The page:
Hate to say, it’s most likely genetic, (so I probably only have myself and my ancestors to blame) but that doesn’t make it any easier handle.
See, with this kid, it’s all about making a point. Some days it doesn’t even matter what I’m telling him to do, unless he can make it seem like it’s his idea, he’ll fight me on it, deny it, protest it. Hell, some days he’ll stage a damn revolt over something as simple as me telling him to go to the bathroom. He could be dancing around the room on the verge of peeing his pants and if I happen to tell him it’s time to go before he has made the decision for himself, he’ll spend the next 20 minutes arguing with me about it. It’s downright exhausting.
Take today for example. After last week’s lukewarm soccer experience sans nap, we’ve been trying to prep Henry for today’s game. He tends to do better when you don’t spring things on him in general, so we’ve been reminding him that he has soccer again this week, and telling him the plan is to make sure he gets a good nap in before the 4:00 pm game so he can have lots of energy to go play with his friends.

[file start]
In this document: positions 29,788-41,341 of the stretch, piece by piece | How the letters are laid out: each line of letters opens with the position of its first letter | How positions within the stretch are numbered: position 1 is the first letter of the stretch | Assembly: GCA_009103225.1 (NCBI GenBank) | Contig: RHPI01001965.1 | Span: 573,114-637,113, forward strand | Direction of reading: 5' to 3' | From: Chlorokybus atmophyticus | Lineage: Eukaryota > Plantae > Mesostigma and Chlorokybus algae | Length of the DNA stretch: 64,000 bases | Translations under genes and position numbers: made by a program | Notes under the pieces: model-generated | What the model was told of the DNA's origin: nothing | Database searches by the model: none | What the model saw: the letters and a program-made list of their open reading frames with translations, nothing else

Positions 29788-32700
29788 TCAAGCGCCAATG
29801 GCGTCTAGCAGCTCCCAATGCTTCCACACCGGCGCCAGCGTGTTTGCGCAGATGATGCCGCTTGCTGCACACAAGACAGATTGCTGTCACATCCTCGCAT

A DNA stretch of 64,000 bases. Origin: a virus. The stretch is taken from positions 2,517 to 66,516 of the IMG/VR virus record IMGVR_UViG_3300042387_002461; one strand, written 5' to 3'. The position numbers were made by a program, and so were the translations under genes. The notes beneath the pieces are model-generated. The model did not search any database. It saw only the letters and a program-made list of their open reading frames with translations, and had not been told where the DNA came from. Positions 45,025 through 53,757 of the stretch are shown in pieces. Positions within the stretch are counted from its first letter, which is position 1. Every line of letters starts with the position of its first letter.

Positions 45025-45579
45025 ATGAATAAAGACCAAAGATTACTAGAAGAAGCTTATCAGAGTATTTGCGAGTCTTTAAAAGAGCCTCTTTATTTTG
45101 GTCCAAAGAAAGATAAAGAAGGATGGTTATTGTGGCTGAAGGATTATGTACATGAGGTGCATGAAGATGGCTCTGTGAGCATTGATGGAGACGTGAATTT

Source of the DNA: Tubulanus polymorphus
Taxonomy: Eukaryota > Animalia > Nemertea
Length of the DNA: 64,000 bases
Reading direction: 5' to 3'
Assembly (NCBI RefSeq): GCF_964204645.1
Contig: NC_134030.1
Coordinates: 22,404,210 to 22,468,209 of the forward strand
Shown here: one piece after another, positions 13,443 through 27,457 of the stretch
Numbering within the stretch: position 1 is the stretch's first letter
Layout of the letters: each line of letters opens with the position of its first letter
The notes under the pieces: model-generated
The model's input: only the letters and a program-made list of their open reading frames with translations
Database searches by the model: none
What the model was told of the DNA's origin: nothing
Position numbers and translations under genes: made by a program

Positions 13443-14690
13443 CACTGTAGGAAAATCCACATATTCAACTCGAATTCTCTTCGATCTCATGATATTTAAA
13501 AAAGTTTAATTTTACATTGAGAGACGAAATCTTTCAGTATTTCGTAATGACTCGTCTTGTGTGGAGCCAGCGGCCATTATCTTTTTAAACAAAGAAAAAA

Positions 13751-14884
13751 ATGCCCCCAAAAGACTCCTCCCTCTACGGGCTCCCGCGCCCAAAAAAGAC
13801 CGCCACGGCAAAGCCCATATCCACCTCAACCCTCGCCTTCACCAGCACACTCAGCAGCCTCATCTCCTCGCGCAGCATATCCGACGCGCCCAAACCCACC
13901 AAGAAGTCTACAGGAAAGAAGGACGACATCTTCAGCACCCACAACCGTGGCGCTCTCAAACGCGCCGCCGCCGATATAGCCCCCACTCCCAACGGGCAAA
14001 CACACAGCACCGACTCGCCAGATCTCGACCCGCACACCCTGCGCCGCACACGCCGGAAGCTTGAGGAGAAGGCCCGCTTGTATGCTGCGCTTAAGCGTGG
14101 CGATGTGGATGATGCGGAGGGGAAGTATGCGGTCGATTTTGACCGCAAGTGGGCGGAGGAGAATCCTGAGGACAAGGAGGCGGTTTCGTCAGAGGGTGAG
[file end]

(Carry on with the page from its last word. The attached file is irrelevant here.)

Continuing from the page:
We take him upstairs around 1:00 when all signs are pointing to him being tired. But, instead of settling down and going to sleep, H-man spent the next two hours singing, counting to 20, saying his ABC’s, talking to his stuffed animals, and acting out random scenes from Bob’s Burgers and Ghostbusters–anything and everything he could think of to keep himself from actually falling asleep. When we went to get him up and start getting dressed for the game, he was all smiles and jokes (of course he was). We even had some fun kicking the soccer ball around in the living room and again when we got to the gym. But we knew it wasn’t going to last.